About the Book:
Dr. Camille Weller is the first African American female attending in the trauma surgical department at the Medical College of Virginia. On her first day, she joins the Six-Liter Club - a reference to an elite group of doctors who have saved a patient after the patient loses six-liters of blood. Exhilarated, she decides to do something about the antiquated "doctors" and "nurses" signs on the locker room doors and changes clothes with the "doctors." She'll also blow their prejudices about skin color out of the water. Yet Camille has far more to overcome than preconceived notions about her skin color or sex...she's having nightmares about her childhood in the Congo, a dark closet, whispered words, and strong arms holding her back.
Wow, is all I can say. Ok, I'll say more than that. When I picked up this book, I had forgotten who sent it to me (Thanks Rebecca from Glass Roads!) and wasn't sure what to expect, except for what I read on the back. While many of the review books I get are from Christian publishers and/or publicists, recently some general market folks have gotten me on their list, so I wasn't sure in which category this book belonged. Camille is the daughter of a missionary, and one of the characters we meet early on seems to be the stereotypical African-American church lady. Camille explains to this character, the mother of one her gunshot patients, that she believes in science, not in God.
The book follows Camille through her first few months as an attending surgeon; months when she starts having panic attacks and flashbacks to her childhood. The book has some chapters set in the Congo in 1964 and some set in Virginia in 1984. The chapters about Camille are told in the first person; those about other characters, in the third person.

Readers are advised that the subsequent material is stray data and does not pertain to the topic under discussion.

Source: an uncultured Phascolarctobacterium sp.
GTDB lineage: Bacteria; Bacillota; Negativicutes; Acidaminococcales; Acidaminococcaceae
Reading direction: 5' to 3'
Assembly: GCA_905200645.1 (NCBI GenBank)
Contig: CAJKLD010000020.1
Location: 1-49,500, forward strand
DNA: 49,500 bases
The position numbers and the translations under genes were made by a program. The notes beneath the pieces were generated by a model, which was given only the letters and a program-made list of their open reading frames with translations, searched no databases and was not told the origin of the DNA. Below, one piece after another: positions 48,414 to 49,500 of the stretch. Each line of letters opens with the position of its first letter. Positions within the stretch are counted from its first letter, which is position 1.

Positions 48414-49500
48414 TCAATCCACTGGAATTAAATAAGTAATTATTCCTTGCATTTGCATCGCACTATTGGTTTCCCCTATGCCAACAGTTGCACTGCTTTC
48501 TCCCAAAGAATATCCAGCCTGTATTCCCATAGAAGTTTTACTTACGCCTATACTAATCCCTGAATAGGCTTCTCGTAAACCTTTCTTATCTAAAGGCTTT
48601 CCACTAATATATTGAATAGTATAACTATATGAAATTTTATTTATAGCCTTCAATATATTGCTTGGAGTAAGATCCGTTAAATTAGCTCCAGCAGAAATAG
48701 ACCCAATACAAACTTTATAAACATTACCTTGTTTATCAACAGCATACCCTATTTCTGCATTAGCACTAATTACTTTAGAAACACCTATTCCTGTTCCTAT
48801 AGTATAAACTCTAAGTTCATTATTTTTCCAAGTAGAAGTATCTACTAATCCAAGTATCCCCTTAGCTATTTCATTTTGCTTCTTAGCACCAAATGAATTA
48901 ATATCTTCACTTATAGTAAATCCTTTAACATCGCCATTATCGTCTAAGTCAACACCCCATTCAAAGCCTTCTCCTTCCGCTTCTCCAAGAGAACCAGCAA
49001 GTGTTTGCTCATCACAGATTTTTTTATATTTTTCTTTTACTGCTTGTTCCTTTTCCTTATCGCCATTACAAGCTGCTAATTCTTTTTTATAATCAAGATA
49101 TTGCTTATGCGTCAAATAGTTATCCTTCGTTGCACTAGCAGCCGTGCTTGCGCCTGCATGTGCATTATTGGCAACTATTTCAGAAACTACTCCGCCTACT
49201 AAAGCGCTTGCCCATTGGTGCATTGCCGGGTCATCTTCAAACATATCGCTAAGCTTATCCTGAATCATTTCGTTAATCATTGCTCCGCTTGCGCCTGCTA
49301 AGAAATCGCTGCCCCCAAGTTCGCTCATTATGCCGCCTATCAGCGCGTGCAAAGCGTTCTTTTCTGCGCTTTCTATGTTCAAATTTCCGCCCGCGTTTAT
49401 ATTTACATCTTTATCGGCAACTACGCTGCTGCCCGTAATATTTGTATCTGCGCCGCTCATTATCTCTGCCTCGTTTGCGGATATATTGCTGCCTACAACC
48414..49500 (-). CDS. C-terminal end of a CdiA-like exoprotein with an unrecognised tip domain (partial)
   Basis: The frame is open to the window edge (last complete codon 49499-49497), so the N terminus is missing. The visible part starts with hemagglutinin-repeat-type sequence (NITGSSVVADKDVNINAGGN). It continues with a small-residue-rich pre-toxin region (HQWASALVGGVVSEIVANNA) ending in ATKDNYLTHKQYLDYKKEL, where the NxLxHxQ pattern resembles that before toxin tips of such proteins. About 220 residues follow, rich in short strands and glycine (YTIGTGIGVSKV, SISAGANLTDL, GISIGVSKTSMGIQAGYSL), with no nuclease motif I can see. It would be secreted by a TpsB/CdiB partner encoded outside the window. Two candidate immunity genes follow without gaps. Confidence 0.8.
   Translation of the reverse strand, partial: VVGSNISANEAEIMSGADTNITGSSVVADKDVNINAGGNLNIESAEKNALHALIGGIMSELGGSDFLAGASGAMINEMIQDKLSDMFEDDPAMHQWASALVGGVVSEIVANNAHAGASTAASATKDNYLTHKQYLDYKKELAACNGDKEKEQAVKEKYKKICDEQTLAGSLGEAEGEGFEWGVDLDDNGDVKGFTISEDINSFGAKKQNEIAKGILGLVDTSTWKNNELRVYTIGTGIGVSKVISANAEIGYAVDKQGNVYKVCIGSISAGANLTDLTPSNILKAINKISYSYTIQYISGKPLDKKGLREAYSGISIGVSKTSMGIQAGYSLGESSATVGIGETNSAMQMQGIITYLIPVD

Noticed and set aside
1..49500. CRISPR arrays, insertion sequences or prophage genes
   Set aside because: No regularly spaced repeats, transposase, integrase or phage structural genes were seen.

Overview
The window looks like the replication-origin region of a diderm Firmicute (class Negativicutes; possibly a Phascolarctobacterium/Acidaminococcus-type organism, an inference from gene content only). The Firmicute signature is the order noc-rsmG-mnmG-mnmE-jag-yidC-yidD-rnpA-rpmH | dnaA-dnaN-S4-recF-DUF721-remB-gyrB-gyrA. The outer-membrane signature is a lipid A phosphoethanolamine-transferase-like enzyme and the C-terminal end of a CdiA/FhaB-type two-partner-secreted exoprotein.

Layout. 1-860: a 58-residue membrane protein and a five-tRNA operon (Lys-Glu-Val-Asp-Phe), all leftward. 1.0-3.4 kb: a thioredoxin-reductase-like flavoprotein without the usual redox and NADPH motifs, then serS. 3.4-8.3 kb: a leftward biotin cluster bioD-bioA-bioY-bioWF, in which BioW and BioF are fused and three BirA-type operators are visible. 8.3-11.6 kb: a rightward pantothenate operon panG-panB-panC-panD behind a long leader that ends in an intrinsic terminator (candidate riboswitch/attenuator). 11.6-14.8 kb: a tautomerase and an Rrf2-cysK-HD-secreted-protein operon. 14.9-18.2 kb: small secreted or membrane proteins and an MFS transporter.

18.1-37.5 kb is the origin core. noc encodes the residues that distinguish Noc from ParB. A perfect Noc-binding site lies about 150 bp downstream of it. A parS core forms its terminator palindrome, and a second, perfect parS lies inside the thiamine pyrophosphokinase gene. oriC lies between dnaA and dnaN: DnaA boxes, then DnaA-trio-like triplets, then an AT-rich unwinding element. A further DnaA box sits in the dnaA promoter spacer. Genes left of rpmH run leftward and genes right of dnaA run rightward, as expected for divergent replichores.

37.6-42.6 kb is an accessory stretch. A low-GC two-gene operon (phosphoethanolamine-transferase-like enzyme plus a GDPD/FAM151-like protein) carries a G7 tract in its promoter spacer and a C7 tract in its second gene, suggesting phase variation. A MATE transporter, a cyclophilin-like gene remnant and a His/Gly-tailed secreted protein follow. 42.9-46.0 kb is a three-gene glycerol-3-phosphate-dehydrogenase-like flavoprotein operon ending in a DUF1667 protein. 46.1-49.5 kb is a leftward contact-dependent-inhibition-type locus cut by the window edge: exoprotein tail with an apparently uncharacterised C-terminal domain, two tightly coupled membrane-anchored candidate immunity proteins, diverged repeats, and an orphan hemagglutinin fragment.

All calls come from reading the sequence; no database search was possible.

Camille is about six years older than I am. She was one of the first wave of women to push their way into high-level jobs. Camille is not only the first African-American attending surgeon at her hospital, she is the first woman. She has spent her entire medical school and residency period trying to "out-boy" the boys; not allowing herself to show her feminine side, and choosing to do things (like smoking cigars) that she didn't like. Another woman doctor comes to her, the doctor has a lump in her breast and wants a lumpectomy, not a mastectomy and is hoping a woman surgeon will see it her way.
Camille has a boyfriend who is a doctor at the same hospital. Whenever they try to become intimate, she has a panic attack. He encourages her to get therapy and she does and through the therapy and as a result of meeting people who knew about her life in the Congo, she ends up remembering what she forgot and becoming at peace with God and with herself.
As I said before, when reading this book, I wasn't sure where I got it. Through most of the book, I was pretty convinced it must have been a secular publisher--Camille never actually DID it but her boyfriend sure wanted to--and other characters did (though we didn't get a blow-by-blow). Faith plays no part in Camille's life through most of the book, but at the end, she does find faith, along with her memories. I looked up the publisher and as I figured when I saw the name of the publicist, it is a Christian imprint. I really think this is a book that even a non-Christian could read and enjoy.
I loved watching Camille grow through this book, and the struggle she had between being a professional and a woman mirror the stories women attorneys tell me. I had to smile when Camille had a Tab at a restaurant--that stuff was nasty, but before Diet Coke that was THE diet drink places would have.
About the Author: Harry Kraus has brought surgical skill to medical missions on four continents. Most recently, he returned to Somalia for a short stay. His family (wife, Kris, and three sons) is contemplating a return to Kenya for three years. He could stay in Virginia, building his surgical practice, storing wealth and acquiring house after house, car after car - but that isn't where Harry's heart lies.
Harry Kraus watched the Twin Towers fall on 9/11. He was at Ground Zero providing medical services to those who managed to escape the falling buildings. He saw firsthand the result of human relationships that lack love for fellow man. He determined to spend his life pouring love into human hearts. In Africa, he is often asked by Muslim patients why he would come halfway around the world to take care of them for no pay. Harry smiles. He tells them about the unconditional love He received from a Savior.